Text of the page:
The brain sends signals through the spine, almost like a radio antenna, which tells it to move certain body parts, like the legs and arms. Despite the spine’s constant use and importance to the body’s major motor functions, the spine is extremely vulnerable to injuries. When the spine suffers from injuries, these signals may not be correctly received.
Many people experience some kind of mild spine injury during their lifetime. These injuries may cause nothing more drastic than stiffness, soreness and temporary shots of pain. However, serious spinal injuries may impair reflex movements, senses and motor controls and lead to paraplegia.
There’s more you should know:
What is paraplegia?
Paraplegia is the inability to use certain motor functions on the body, typically, on the lower half of the body, such as legs, feet and toes. This often happens when someone experiences injuries to their nervous system and spinal cord.
Paraplegia has two main categories:
- Complete injury: This means the spine was injured in a way that caused the total loss of bodily functions. This could cause the inability to feel and control body parts. This may even cause bladder and bowel control issues.
- Incomplete injury: Alternatively, someone could still have the ability to feel and control motor functions, but have difficulties after an accident.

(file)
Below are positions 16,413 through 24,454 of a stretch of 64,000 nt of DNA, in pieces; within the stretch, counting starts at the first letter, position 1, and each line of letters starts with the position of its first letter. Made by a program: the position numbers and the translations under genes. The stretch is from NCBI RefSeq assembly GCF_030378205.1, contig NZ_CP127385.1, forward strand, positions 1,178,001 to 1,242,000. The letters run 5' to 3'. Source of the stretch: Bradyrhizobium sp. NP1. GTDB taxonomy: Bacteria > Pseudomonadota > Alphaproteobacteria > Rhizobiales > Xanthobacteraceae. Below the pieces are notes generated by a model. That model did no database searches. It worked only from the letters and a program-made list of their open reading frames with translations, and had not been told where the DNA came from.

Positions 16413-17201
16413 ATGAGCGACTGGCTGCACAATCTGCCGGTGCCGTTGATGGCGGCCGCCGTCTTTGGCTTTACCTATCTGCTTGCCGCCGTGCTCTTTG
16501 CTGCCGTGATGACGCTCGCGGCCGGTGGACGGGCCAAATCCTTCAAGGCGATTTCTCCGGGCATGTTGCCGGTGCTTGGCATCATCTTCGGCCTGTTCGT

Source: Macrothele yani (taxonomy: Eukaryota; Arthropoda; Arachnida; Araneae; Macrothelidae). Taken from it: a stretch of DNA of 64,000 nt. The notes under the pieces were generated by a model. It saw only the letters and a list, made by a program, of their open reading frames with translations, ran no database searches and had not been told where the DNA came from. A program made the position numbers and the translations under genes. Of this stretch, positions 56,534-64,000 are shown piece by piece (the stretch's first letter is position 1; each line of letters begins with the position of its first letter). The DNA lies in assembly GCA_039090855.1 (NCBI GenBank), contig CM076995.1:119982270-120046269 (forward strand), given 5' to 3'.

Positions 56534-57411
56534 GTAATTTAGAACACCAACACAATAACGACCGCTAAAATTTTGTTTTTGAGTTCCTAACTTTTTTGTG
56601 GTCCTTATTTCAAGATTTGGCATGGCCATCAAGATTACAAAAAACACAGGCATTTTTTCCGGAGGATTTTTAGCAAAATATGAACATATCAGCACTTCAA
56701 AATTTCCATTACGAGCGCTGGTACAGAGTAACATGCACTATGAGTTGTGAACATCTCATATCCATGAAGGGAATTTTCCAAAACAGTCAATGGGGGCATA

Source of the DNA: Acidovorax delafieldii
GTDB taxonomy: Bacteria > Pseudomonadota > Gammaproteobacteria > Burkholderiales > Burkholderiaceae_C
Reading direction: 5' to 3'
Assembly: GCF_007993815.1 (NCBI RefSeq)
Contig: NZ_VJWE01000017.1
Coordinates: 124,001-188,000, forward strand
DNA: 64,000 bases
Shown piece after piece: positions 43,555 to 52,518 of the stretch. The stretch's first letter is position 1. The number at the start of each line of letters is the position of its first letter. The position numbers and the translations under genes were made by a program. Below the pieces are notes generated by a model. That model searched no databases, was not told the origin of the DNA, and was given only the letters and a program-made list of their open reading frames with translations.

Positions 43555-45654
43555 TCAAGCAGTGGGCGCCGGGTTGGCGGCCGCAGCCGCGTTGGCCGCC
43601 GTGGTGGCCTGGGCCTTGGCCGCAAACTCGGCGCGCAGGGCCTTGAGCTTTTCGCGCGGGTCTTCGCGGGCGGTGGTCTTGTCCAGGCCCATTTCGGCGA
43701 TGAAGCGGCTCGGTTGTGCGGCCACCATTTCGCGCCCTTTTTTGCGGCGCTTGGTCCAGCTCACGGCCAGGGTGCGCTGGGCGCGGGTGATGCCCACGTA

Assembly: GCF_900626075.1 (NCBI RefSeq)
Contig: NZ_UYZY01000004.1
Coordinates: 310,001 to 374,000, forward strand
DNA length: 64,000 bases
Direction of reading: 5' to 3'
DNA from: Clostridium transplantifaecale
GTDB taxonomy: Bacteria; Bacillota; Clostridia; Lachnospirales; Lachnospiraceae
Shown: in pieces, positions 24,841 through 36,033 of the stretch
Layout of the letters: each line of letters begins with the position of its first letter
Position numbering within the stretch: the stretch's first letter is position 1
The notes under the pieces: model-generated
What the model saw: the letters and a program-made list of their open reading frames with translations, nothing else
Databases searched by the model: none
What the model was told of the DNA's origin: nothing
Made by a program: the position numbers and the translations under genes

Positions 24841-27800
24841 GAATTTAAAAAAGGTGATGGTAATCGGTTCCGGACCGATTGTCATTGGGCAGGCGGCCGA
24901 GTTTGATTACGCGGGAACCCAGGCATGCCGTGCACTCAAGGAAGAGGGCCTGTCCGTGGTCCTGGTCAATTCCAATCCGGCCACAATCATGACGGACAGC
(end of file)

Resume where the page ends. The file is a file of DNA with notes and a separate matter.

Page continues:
Paraplegia is just one form of paralysis. Depending on how the accident occurred, certain areas of the spine may be affected while others may not. In other words, as stated above, paraplegia may not cause full paralysis but is often unique to the lower half of the body.
Other forms of paralysis may include:
- Monoplegia: One limb is impacted such as an arm.
- Hemiplegia: One side of the body is impacted such as the left arm and leg.
- Quadriplegia: All four limbs are impacted.
Motor vehicle accidents are one of the most common causes of paraplegia and other forms of paralysis. Without the right protection, a collision may cause serious damage to the spine, leaving victims permanently injured or left with years of physical therapy. People dealing with catastrophic injuries after an accident may need to know their legal options when seeking recovery.